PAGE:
Friday, August 22, 2014

The Fly Swatter

We see metaphors of God's Word in everyday life. This morning, I was awakened by the buzzing sound of an annoying fly. It continued to buzz around my head, as I attempted to read the Word. This persistent fly would not leave me alone. Deciding that I had enough of my unwanted visitor, I went to the living room to continue reading and praying. Yes, you guessed it; the pesky annoyance followed me. He was determined to distract and disrupt my peace and time with God.

No matter how much I tried to ignore him and concentrate on God's Word, his aerial feats became more aggressive and the buzzing of his wings sounded more like a jet engine, as he relentlessly dive-bombed my head. That's when I decided to take matters into my own hands. 

I retrieved the fly swatter from the hall closest and with stealth-like determination, set on a mission to rid myself of the pest. Standing in the living room, my eyes scanned the area, watching and waiting for another attack, when suddenly I spied the nasty little pest, happily resting on my Bible.

Just then, an amazing revelation came to me. Satan is like that fly. He's constantly buzzing around us like a drone. His mission is to torment, annoy, impair, and distract us from our relationship with God. His buzzing is filled with negative words, concerns, and thoughts that become so loud, that we can't concentrate on anything else. Instead of immediately dealing with him, we try to ignore or move away from his assaults. Yet those nagging thoughts and distractions follow us no matter where we go.

How ironic that of all places that the little intruder could have landed, he landed on my opened Bible, where, most appropriately, he met his demise. Fortunately, his mess was not left on the page, unlike the mess that Satan works to leave on the pages of our lives.

First, we must understand that Satan is a defeated foe. Yet, we often forget to wield the sword of God's Word. When we take a stand and speak the Word, we see the enemy retreat. Isn't that what Jesus did when Satan came to tempt Him in the desert? Three times Satan challenged Jesus, and three times Jesus spoke the Word to Satan. What happened? Satan left, and angels came and ministered to Jesus. Have we not been called to emulate our Lord and speak the Word?

A centurion approached Jesus and explained that his servant was sick with palsy and "grievously tormented." Jesus agreed to come and heal him, but the centurion said something remarkable. "Lord, I am not worthy that You should come under my roof: but speak the Word only, and my servant shall be healed. For I am a man under authority, having soldiers under me: and I say to this man, 'Go,' and he goes; and to another, 'Come, ' and he comes; and to my servant, 'Do this, ' and he does it." When Jesus heard this, He "marveled," and said, "Verily I say unto you, I have not found so great faith, no, not in Israel." (Matthew 8:5-11)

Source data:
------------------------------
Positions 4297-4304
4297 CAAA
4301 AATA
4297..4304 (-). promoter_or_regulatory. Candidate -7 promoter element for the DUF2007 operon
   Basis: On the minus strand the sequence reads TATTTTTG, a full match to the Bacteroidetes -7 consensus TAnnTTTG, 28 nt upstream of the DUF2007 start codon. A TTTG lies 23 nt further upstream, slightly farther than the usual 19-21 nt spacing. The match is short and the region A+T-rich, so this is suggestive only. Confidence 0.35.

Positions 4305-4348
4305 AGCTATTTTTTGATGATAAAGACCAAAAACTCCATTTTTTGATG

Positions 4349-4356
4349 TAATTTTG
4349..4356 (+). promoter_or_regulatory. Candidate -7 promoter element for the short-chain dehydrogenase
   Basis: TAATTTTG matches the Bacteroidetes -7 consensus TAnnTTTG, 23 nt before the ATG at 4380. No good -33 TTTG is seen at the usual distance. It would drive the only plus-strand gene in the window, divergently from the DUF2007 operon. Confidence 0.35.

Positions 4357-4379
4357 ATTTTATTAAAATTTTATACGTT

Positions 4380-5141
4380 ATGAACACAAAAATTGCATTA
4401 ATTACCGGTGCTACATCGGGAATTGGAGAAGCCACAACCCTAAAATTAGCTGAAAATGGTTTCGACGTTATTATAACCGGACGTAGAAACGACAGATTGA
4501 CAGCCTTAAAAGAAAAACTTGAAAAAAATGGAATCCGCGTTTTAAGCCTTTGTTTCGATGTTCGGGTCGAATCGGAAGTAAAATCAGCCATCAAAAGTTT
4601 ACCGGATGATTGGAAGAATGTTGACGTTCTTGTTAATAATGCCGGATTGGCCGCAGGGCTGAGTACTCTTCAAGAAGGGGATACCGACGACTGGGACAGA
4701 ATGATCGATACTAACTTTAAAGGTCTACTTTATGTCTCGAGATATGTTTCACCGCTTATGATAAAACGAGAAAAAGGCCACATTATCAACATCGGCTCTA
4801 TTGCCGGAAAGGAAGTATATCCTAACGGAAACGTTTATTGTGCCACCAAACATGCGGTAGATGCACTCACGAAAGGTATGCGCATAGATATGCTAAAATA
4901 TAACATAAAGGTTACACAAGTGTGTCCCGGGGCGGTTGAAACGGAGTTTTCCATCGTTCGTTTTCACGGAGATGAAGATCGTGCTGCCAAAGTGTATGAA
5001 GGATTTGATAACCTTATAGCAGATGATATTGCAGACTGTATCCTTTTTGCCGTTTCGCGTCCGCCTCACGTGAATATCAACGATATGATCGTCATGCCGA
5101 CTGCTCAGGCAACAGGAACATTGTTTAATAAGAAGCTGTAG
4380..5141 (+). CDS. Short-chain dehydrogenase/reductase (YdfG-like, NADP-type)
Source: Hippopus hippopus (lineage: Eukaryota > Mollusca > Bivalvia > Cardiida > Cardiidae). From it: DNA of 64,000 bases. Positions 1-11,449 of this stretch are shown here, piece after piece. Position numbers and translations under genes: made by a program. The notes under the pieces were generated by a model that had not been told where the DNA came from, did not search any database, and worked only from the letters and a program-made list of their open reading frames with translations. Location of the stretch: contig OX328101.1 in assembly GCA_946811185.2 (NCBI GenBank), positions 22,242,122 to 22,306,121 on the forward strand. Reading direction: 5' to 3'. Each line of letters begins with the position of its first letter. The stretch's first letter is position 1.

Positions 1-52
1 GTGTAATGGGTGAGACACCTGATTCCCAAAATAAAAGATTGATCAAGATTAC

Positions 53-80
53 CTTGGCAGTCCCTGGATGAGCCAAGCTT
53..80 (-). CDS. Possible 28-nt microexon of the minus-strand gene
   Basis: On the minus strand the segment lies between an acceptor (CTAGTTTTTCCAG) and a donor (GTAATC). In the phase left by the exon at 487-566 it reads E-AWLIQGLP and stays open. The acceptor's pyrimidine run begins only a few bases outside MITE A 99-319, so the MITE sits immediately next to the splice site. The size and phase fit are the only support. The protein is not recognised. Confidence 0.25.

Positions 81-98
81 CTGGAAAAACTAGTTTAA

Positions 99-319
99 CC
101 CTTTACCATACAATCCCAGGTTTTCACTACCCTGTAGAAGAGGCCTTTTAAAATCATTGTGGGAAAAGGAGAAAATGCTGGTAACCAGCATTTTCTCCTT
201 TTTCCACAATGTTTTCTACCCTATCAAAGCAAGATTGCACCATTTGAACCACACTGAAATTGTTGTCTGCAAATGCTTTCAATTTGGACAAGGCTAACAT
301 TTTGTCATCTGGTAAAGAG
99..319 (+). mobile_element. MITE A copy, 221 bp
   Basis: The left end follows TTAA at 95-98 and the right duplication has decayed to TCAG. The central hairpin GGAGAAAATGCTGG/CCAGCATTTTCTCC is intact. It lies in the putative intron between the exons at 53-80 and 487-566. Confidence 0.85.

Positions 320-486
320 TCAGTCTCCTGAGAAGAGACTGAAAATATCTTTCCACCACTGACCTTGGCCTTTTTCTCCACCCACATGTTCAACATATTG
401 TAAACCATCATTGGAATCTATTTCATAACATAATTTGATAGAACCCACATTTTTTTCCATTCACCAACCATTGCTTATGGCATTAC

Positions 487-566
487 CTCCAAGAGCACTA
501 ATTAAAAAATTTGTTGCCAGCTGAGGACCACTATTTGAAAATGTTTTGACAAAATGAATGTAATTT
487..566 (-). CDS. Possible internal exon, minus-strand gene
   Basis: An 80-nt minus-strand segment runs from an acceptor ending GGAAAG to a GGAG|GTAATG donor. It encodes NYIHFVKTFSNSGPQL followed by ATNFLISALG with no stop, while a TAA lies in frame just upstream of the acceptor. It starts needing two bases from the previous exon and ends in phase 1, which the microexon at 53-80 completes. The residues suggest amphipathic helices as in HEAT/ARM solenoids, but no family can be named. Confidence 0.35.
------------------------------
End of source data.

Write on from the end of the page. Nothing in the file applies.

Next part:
Like this centurion, who recognized the dynamics of authority, we are to use authority provided through the sacrificial, cleansing blood of Jesus Christ. We must put that faith and authority into action and speak God's Word with full expectation that His Word will not return to us void.  For God said, "So shall My Word be that goes forth from My mouth; It shall not return to Me void, but it shall accomplish what I please, and it shall prosper in the thing for which I sent it." (Isaiah 55:11)  
When we speak God's Word, it does not return to us empty. It prospers! As join-heirs with Christ, we are called to speak His Word and expect the enemy to retreat. Although Satan roams the earth as a roaring lion, seeking whom he may devour, he was defeated at Calvary's cross (I Peter 5:8).
The next time the enemy flies around your head with deafening distractions, or  thoughts of hopelessness, doubt, unbelief, accusations, distrust, self-recrimination and failure, remember that you carry a powerful "fly swatter" - the Word of God. Use it today, and speak the Word.
Submit your selves therefore to God. Resist the devil, and he will flee from you. (James 4:7)

Note: Satan is referred to in scripture as Beelzebub, meaning prince of the flies, a.k.a. prince of demons.